Typhoon Haishen heads to South Korea after slamming Japan

Powerful Typhoon Haishen approached South Korea on Monday after slamming southern Japan with record winds and heavy rains that prompted evacuation warnings for millions.

On Monday morning, initial assessments suggested the storm had done less damage than feared, though hundreds of thousands of homes were left without power across much of Japan’s southern Kyushu island.

At 7 am, the typhoon was 30 kilometres (around 20 miles) north of Tsushima island and was categorised as a “large” and strong” storm, having weakened overnight, but was still packing gusts up to 216 kilometres (135 miles) per hour.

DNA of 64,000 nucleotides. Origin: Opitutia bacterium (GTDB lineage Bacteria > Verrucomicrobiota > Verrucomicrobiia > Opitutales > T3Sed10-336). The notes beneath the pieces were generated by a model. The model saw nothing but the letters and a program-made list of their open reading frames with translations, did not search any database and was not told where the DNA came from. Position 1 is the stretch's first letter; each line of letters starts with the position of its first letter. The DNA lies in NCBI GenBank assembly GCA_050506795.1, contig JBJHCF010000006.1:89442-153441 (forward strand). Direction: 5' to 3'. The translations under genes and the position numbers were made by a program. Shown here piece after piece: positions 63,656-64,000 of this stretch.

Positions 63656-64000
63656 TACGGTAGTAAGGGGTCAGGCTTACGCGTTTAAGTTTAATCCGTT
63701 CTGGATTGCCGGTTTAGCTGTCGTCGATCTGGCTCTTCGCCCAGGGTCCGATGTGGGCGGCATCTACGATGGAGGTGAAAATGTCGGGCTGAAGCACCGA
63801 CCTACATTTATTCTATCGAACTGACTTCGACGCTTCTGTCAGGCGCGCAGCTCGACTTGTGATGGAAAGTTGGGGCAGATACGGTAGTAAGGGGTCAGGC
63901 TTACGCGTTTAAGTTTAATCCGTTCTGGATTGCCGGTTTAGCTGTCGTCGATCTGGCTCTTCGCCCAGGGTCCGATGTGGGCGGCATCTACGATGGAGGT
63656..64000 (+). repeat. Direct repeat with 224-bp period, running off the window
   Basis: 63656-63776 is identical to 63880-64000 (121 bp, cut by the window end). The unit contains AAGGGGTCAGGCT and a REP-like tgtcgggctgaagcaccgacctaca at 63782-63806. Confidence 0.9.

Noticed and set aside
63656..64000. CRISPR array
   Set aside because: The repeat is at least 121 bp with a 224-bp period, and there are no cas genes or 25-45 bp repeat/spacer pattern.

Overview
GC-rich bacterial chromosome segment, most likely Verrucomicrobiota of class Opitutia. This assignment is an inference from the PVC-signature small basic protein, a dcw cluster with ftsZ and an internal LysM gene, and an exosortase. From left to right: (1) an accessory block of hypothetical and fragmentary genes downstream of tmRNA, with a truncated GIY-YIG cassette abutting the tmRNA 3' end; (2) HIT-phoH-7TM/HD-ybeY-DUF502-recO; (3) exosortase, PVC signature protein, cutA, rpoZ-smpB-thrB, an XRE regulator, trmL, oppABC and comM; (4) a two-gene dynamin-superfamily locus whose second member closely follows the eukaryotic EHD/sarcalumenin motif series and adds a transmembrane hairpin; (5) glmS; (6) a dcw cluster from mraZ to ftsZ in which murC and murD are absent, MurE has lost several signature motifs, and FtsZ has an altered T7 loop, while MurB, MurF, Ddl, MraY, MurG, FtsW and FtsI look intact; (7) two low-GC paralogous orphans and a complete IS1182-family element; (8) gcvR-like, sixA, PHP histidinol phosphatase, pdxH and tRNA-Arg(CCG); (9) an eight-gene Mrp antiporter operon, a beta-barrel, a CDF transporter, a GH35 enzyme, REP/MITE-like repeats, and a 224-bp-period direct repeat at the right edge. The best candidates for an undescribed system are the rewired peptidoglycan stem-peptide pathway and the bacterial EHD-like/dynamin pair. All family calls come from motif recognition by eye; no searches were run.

Several dozen mostly minor injuries were reported, according to national broadcaster NHK, most of them elderly people who suffered falls.

In Nagasaki’s Goto, four people were hurt after a shattered window flung glass into an evacuation centre in the early hours of Monday morning, a local fire department official told AFP.

“It was unclear if the window was smashed in by a gust of wind or something that blew into it,” he said.

Weather officials had warned the storm’s strongest gusts would be strong enough to overturn cars and snap powerline poles.

By Monday morning, around 476,000 households were without electricity, according to Kyushu Electric Power, raising fears of heatstroke for those left without air conditioning.

Authorities issued non-compulsory evacuation orders and lower-level advisories for more than seven million people at the peak of the storm.

But they also asked residents to avoid crowding at shelters to reduce the risk of coronavirus infections. (AFP)

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